SOAS University of London

Centre for Global Media and Communications

Transnational Communities and Diasporic Media:Networking, Connectivity, Identity

Module Code:
FHEQ Level:
Year of study:
Taught in:
Term 2
A central component of globalization is the mass movements of people and the consequent growth of a variety of communities and networks whose lives are played out across and beyond national borders. Media and communications are central to the lives and practices of such collectivities and take many different forms.


  • This Module is capped at 25 places
  • Students enrol via the online Module Sign-Up system. Students are advised of the timing of this process via email by the Faculty Office

Objectives and learning outcomes of the module

Many diasporas have developed a range of media channels to bind members and maintain connection with the homeland. Religious communities are amongst the biggest transnational media players, for example in the development of Christian broadcasting channels or the multiplicity of sites for Koranic interpretation on the Net. Transnational political activity is fostered and coordinated through the use of media, the Net and mobile telephony. These practices do not fit into classic studies of national mass media or even international communication. These are new and still emergent practices, growing out of the contemporary lived experience of transnational communities and networks strung out across a variety of locations. They complicate models of 'the West and the Rest' and raise important questions about the limitations of available models of both communications and collectivities.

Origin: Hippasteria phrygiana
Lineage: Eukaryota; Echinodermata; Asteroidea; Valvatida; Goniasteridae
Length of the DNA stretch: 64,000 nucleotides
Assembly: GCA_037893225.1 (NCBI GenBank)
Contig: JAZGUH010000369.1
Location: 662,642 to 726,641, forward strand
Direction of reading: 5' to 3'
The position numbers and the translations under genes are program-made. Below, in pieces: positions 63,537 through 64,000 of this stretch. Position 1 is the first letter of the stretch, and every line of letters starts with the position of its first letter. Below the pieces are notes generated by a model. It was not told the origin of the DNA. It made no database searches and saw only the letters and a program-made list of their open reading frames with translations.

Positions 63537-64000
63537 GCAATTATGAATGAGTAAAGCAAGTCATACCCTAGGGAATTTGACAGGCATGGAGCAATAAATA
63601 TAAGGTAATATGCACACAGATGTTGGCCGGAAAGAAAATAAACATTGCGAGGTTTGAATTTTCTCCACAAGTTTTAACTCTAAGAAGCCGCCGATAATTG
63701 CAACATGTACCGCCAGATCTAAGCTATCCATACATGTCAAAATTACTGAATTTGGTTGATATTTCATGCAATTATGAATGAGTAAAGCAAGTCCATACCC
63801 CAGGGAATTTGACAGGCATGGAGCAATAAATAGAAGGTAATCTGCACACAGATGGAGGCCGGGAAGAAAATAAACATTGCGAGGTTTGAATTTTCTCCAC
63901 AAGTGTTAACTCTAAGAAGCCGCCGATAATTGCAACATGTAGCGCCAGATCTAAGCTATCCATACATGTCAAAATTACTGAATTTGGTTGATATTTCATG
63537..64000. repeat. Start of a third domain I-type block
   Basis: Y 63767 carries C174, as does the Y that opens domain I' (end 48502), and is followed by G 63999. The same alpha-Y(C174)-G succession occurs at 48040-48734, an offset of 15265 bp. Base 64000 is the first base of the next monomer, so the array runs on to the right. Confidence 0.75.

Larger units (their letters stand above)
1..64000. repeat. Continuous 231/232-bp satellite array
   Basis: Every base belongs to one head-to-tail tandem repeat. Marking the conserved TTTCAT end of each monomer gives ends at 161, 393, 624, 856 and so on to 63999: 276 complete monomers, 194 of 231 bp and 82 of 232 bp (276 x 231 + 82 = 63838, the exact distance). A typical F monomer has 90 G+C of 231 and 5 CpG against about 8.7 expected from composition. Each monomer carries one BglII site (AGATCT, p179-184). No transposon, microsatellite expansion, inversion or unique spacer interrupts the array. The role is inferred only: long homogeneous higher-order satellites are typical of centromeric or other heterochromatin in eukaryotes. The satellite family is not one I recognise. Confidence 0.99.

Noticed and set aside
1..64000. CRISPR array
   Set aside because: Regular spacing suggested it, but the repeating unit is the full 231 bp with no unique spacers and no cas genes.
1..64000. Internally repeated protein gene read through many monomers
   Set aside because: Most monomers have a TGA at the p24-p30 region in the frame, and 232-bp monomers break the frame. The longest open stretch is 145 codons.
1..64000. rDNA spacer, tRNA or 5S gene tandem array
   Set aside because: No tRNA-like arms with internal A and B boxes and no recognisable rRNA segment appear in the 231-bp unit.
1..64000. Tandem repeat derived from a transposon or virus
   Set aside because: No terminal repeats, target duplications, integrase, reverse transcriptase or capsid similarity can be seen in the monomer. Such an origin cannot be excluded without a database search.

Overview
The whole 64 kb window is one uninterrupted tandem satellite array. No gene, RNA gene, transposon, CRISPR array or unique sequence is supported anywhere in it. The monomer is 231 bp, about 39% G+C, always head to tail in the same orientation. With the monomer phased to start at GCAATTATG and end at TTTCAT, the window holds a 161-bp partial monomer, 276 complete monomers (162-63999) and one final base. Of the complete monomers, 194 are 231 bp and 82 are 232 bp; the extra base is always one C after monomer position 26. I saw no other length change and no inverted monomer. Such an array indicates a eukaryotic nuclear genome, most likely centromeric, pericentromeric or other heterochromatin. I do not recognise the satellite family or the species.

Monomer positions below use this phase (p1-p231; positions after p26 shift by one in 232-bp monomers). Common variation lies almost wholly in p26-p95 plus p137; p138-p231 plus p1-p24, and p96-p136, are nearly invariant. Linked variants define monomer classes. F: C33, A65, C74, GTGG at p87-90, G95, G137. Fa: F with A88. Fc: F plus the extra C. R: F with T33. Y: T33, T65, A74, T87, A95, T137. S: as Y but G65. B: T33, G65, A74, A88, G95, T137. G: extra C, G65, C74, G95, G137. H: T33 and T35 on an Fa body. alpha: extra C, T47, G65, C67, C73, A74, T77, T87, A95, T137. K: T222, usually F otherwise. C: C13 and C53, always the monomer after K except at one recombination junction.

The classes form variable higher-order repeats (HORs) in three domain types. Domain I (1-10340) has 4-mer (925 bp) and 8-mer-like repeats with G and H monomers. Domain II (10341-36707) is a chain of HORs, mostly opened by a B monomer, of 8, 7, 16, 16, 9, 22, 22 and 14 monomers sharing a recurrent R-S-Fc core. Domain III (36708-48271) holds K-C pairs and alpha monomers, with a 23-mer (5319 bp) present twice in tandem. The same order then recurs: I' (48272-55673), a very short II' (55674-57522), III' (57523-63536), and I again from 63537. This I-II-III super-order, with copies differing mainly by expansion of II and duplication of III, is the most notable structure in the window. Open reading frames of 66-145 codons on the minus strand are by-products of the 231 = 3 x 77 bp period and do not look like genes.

The course introduces students to the key theoretical debates around the network society, identity-formation and representation, and engages them in the critical analysis of the communicative practices of select transnational communities. It will also invite students to think reflexively about their own life trajectory and identity-formation. 

Method of assessment

Book review of 1,000 words worth 20% of the final mark, essay of 3,000 words worth 80% of the final mark


Important notice regarding changes to programmes and modules